U.S., Canadian Trade Deficits Both Narrow
- According to the U.S. Commerce Department, the nation’s goods and services trade deficit was $50.8 billion in April 2019, down $1.1 billion from $51.9 billion the previous month. April exports were $206.8 billion, $4.6 billion less than March exports. April imports were $257.6 billion, $5.7 billion less than March imports. The April decrease in the overall deficit reflected a decrease in the goods deficit of $1 billion to $71.7 billion and an increase in the services surplus of $0.1 billion to $20.9 billion. Year-to-date, the goods and services deficit increased $4.1 billion, or two percent, from the same period in 2018.
- As The Wall Street Journal explains, Canada’s trade deficit narrowed in April, to C$966 million from C$2.34 billion, and is now at its lowest level in six months. Exports increased 1.3 percent in April while imports fell 1.4 percent. Exports of metal and nonmetallic mineral products rose 15 percent in April. Canadian exports to the United States advanced 0.9 percent, but imports rose 1.9 percent.
- According to the U.S. Labor Department, U.S. employers added the fewest workers in three months and wage gains cooled. Payrolls rose 75,000 in May after a downwardly revised 224,000 advance the prior month. Manufacturers added 3,000 jobs. The jobless rate held at a 49-year low of 3.6 percent while average hourly earnings climbed 3.1 percent from a year earlier, less than projected. In other employment-related news: the number of individuals who filed for federal unemployment benefits for the first time rose during the week that ended May 25 while the number of individuals who continued to receive benefits fell during the week of May 18.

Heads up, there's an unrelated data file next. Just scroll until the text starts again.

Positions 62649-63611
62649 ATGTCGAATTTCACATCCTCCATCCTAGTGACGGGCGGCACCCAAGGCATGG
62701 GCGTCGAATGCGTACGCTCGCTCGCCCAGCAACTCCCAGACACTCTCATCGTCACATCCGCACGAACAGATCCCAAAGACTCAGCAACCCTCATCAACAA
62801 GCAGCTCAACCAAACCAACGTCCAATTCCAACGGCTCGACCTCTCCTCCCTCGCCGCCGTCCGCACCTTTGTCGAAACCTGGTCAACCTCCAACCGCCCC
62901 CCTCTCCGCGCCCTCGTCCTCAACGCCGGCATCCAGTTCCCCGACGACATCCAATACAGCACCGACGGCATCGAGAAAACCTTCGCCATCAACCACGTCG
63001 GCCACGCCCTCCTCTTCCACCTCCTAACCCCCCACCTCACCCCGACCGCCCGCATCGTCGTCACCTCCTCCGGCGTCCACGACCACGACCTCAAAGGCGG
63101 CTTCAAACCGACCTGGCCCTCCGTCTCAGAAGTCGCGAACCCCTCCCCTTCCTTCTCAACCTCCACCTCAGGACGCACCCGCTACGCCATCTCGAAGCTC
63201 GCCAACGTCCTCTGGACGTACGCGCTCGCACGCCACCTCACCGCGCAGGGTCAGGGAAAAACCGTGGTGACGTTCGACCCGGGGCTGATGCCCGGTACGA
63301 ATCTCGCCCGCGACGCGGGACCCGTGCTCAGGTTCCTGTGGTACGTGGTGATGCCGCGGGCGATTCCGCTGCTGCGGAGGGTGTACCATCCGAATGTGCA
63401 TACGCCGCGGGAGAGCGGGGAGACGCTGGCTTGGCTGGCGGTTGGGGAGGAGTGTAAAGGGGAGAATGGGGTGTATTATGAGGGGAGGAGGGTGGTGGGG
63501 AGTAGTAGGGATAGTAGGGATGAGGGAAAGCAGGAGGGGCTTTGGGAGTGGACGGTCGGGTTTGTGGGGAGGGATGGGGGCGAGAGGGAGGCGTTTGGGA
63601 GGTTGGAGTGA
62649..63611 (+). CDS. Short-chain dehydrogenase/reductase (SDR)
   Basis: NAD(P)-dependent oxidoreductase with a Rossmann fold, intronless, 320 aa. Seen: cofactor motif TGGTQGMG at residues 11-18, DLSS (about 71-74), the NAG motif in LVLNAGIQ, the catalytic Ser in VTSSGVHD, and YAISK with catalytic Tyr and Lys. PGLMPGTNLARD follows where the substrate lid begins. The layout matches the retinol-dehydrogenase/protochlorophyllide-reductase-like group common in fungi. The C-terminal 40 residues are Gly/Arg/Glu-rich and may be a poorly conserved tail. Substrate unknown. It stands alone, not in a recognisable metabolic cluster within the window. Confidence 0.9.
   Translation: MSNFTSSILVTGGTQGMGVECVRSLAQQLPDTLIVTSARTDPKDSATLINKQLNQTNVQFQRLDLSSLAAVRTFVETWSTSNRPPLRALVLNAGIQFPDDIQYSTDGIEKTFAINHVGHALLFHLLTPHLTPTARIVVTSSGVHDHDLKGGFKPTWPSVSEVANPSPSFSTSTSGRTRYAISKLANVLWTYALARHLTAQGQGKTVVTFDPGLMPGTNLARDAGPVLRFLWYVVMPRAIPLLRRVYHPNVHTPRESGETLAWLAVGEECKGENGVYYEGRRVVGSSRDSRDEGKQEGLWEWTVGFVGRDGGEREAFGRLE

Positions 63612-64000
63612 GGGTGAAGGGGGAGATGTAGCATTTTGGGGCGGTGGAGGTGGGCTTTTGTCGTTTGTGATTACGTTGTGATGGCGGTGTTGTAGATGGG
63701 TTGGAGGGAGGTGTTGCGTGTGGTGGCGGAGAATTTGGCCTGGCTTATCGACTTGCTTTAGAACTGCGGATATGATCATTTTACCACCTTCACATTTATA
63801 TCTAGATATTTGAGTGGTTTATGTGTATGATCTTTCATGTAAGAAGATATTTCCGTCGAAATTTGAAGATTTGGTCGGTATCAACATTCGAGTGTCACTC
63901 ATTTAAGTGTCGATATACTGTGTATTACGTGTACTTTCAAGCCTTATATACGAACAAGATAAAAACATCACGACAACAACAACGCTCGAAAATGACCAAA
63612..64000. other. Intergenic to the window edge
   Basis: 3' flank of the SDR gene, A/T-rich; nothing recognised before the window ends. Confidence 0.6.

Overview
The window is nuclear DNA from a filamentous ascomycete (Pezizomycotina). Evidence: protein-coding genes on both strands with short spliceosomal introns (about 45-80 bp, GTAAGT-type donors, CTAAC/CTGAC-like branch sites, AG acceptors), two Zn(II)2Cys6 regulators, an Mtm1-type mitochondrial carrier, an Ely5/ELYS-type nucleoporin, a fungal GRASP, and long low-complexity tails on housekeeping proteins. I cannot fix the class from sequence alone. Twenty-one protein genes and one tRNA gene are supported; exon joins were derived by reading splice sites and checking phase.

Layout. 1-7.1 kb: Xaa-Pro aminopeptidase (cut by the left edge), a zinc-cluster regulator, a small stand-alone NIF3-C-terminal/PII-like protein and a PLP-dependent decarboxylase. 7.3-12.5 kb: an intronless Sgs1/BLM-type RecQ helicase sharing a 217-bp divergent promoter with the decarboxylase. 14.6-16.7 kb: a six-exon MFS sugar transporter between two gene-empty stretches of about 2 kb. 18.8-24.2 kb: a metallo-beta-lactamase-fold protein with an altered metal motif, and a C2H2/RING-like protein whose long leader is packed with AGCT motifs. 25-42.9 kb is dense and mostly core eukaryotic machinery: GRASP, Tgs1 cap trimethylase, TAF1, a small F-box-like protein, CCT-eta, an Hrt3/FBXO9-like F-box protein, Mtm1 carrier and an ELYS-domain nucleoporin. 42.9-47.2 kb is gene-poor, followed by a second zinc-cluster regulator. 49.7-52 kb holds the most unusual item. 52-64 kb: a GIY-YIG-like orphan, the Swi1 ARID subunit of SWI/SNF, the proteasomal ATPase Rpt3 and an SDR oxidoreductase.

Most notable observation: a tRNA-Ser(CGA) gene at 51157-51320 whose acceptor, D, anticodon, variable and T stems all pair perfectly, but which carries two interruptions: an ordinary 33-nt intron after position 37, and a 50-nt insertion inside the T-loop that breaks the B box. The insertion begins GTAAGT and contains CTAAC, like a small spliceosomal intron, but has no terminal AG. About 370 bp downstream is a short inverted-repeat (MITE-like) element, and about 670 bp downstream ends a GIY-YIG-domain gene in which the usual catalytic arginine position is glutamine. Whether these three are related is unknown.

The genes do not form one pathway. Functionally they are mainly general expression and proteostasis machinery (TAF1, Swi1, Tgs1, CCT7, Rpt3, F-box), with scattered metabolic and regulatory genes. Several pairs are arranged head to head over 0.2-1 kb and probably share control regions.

- In Canada, employers added 27,700 net new jobs in May and the nation’s jobless rate fell to an all-time low of 5.4 percent. According to Reuters, the number of jobs created was about three times the number that were expected.
- New orders for manufactured goods in the United States fell 0.8 percent in April while shipments fell 0.5 percent. Unfilled orders dropped 0.1 percent and inventories rose 0.3 percent.
- The IHS purchasing managers’ index (PMI) for the United States fell to 50.5 in May, its lowest level since September 2009, from 52.6 in August. New orders in the United States declined for the first time since August 2009. The Institute for Supply Management PMI for the United States, meanwhile, fell to 52.1 in May from 52.8 in April due in part to declines in inventories and production.
- The IHS PMI for Canada fell to 49.1 in May to 49.7 in April and is now at its lowest level in nearly three-and-a-half years. Output contracted at the most marked rate since the end of 2015 due to falling new orders and subdued global trade conditions.
- In other economic news: U.S. construction spending was flat from March 2019 to April 2019, but fell 1.2 percent between April 2018 and April 2019; labor productivity in the United States rose 3.4 percent in the first quarter of the 2019.